Finally there is the question of funding. The budget of the government of Delhi is around Rs 40,000 crore, of which the city raises only about three-fourths. Delhi, with a population approaching 20 million (more than 10 full-fledged states), badly needs to take recourse to market borrowing but, not being a state, cannot do so. If Delhi is given statehood subject to restrictions on borrowing, it would enable the state to raise the resources that are required to build a world-class city.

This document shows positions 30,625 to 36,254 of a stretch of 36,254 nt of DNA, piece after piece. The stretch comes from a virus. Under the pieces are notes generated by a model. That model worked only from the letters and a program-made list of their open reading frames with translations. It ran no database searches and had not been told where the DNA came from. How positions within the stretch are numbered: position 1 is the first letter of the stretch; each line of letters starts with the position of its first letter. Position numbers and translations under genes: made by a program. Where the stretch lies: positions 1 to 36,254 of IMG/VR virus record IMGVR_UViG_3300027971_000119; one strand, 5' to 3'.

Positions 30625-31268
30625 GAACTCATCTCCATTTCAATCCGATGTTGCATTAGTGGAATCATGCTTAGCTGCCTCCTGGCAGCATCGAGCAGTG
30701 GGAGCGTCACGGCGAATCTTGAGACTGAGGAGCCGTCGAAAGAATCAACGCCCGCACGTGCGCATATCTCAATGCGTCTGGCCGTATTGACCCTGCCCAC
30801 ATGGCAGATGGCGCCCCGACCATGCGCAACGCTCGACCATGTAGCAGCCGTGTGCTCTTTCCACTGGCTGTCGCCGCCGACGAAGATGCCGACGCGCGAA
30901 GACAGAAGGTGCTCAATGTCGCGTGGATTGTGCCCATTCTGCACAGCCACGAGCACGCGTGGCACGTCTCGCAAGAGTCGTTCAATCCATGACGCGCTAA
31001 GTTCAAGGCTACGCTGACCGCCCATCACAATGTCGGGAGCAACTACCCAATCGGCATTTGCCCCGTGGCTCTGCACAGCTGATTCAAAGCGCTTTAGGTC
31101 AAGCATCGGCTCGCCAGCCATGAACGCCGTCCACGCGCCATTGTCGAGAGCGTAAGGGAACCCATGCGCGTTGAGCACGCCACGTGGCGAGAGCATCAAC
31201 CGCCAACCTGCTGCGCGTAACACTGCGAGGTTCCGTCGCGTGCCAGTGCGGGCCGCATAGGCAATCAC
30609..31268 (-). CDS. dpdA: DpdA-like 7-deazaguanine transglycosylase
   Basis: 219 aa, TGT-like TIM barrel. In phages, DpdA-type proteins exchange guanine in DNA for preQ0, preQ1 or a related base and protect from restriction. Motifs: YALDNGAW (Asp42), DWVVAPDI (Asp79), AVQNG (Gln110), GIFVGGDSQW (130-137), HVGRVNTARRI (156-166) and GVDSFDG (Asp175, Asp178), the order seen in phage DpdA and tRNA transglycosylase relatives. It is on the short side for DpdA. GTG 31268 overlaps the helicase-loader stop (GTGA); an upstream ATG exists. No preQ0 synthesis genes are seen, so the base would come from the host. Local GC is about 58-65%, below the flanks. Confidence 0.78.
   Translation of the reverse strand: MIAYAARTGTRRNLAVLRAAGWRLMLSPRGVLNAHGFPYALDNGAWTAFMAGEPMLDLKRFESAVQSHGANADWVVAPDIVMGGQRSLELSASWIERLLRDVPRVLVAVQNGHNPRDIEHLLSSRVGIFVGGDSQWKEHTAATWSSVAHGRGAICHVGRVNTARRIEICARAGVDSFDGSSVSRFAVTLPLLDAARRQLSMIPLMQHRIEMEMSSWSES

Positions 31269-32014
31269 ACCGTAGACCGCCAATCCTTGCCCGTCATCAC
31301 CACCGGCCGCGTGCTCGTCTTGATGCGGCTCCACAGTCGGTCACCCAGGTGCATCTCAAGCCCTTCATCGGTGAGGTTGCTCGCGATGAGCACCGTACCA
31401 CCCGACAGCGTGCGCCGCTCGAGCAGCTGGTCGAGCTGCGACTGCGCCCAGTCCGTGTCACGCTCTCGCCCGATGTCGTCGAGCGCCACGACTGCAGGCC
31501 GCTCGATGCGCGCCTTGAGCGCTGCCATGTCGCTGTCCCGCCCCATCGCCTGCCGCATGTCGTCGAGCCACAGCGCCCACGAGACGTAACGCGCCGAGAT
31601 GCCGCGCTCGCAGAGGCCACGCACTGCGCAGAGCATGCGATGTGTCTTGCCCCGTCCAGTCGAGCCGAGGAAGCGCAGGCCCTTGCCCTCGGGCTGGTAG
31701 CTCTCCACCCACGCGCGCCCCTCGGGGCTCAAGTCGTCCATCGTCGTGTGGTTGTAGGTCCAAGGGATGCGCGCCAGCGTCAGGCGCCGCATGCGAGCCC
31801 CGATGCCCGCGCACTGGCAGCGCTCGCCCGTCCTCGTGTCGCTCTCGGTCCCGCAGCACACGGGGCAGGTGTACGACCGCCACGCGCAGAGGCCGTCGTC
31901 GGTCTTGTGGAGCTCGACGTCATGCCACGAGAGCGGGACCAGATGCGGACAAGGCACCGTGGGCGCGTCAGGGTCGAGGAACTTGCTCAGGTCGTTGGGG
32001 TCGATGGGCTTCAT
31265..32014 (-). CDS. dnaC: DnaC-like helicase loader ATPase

The issue is not statehood for the sake of statehood. It is a necessity for the nation’s capital and one of the most populated cities in the world. It simply cannot continue to be governed by remote control.

Shailaja Chandra is former chief secretary, Delhi. The views expressed by the author are personal